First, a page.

ôô

Polygon Puzzle: How Many Degrees Are in a Polygon?

How many degrees are in the interior angles of a pentagon? A hexagon? An octagon? Or any polygon? Keep on reading The Math Dude to learn how to solve this polygon puzzle!

By
Jason Marshall, PhD
4-minute read
Episode #227

Hmm, very interesting. Now take a minute or two and see what you can come up with.

Any ideas yet?...

Isn’t this fun?...

OK, ready for the answer?...

PentagonHopefully, you noticed that a 5-sided regular pentagon can be broken up into three triangles. To see this, draw a line from the top corner of your pentagon down to each of its opposing lower corners. Once you draw this picture, you’ll see that a pentagon is indeed composed of three triangles. And from that you should see that a pentagon must contain 3 x 180º = 540º.

So if the interior angles of a 3-sided triangle add up to 180º, those of a 4-sided square add up to 360º, and those of a 5-sided pentagon add up to 540º. It looks like we keep adding 180º for each additional side. Does this trend hold up as we move to polygons with more and more sides?

How Many Degrees In a Hexagon, Octagon, Or Any Polygon?

To see, let’s make the next logical leap and move from thinking about a 5-sided pentagon to a 6-sided hexagon. Again, I encourage you to take a few minutes to think about what we’ve done so far, and see if you can puzzle out the total number of degrees contained in the interior angles of a hexagon.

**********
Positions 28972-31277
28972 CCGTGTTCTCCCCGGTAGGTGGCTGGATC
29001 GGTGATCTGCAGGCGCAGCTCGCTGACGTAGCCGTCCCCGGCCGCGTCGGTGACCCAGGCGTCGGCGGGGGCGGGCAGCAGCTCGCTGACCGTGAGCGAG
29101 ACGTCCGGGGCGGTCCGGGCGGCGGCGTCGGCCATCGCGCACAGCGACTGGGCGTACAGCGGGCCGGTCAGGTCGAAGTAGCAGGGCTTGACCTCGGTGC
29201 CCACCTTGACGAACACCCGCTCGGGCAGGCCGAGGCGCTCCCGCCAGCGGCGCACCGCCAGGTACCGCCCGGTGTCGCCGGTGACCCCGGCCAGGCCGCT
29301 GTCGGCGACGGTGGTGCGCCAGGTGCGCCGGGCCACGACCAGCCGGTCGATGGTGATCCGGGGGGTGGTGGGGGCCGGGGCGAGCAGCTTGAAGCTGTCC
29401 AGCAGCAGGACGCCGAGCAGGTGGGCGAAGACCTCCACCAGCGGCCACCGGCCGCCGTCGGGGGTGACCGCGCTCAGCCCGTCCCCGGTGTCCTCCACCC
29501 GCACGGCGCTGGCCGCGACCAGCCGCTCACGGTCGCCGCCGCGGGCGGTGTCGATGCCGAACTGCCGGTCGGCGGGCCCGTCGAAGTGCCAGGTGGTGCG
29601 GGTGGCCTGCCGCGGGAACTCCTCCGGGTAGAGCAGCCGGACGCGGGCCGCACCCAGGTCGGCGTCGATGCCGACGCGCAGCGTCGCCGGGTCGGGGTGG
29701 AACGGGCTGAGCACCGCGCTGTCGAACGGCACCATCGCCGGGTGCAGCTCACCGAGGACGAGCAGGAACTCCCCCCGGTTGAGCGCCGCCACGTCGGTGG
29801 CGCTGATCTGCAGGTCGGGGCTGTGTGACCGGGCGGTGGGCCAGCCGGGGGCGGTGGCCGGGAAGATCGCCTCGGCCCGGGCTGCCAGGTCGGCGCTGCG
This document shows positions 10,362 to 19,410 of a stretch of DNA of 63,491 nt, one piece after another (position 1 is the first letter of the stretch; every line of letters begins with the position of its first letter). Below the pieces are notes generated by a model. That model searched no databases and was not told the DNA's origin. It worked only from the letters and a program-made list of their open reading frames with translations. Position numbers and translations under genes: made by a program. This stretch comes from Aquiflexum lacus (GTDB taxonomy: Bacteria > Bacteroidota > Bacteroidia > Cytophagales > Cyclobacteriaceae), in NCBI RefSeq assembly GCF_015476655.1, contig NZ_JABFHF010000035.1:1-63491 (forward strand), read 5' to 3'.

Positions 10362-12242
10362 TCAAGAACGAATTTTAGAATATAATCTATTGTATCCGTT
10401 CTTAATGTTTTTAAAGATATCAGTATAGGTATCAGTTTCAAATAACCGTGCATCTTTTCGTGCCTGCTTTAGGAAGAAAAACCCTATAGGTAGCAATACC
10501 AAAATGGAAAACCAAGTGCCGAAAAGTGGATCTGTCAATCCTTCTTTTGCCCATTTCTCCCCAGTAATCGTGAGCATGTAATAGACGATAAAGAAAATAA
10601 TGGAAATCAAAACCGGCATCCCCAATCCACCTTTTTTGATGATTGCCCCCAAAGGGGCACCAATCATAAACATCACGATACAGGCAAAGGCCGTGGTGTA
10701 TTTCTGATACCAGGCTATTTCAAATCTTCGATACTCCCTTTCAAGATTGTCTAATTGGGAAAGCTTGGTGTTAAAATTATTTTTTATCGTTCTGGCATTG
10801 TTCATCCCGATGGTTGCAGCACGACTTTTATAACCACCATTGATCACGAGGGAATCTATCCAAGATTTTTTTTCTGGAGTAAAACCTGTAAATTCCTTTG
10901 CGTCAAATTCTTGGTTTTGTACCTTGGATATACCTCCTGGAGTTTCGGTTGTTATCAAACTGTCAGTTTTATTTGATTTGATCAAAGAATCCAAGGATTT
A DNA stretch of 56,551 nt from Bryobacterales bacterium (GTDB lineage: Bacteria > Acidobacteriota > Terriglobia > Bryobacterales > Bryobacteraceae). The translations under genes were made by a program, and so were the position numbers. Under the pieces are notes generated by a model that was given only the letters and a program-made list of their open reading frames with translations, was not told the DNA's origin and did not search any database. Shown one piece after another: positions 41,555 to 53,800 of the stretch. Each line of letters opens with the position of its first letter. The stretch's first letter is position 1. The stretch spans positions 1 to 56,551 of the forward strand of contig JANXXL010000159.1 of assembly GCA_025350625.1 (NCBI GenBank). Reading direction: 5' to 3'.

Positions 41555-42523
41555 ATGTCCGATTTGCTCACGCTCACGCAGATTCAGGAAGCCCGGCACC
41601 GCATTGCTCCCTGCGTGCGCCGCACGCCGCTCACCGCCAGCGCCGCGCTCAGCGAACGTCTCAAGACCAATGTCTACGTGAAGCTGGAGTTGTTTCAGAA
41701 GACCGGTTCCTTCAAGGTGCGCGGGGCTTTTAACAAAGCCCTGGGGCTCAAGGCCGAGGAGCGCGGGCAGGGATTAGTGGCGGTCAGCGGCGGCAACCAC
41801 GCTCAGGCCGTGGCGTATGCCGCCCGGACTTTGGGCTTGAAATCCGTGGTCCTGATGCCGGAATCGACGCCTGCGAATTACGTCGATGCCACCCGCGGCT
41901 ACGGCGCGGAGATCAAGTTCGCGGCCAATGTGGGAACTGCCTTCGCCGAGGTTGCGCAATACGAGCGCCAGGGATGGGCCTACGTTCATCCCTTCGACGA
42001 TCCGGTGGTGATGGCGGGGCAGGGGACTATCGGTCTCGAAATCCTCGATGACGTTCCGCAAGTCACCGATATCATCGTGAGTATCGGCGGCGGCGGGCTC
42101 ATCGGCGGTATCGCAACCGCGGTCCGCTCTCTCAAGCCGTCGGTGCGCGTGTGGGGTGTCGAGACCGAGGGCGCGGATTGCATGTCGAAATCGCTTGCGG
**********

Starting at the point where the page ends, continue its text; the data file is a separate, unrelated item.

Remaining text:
Do you see the trick?...

Same idea as before...

Got it?...

To answer this question, draw yourself a lovely regular hexagon, and then draw three lines from one of its corners to the three opposing corners. When you do this, you should see that a hexagon can be broken up into four triangles. And, therefore, you should see that a hexagon must contain 4 x 180º = 720º.

HexagonDo you see a trend yet? If you really wanted to, you could continue this game for the 7-sided heptagon, the 8-sided octagon, and so on. In fact, you can do it for any and every polygon.

When you do that, you’ll find that an n-sided polygon (where n simply represents the number of sides in the polygon) can be broken down into n–2 triangles. Which means that the interior angles of an n-sided polygon will always add up to (n – 2) x 180º.

Which, lo and behold, is the answer to today’s great polygon puzzler!

Wrap Up

OK, that’s all the math we have time for today.

For more fun with math, please check out my book, The Math Dude’s Quick and Dirty Guide to Algebra. And remember to become a fan of The Math Dude on Facebook, where you’ll find lots of great math posted throughout the week. If you’re on Twitter, please follow me there, too.

Until next time, this is Jason Marshall with The Math Dude’s Quick and Dirty Tips to Make Math Easier. Thanks for reading, math fans!

Soccer ball image courtesy of Shutterstock.

Pages

About the Author

Jason Marshall, PhD

Jason Marshall is the author of The Math Dude's Quick and Dirty Guide to Algebra. He provides clear explanations of math terms and principles, and his simple tricks for solving basic algebra problems will have even the most math-phobic person looking forward to working out whatever math problem comes their way.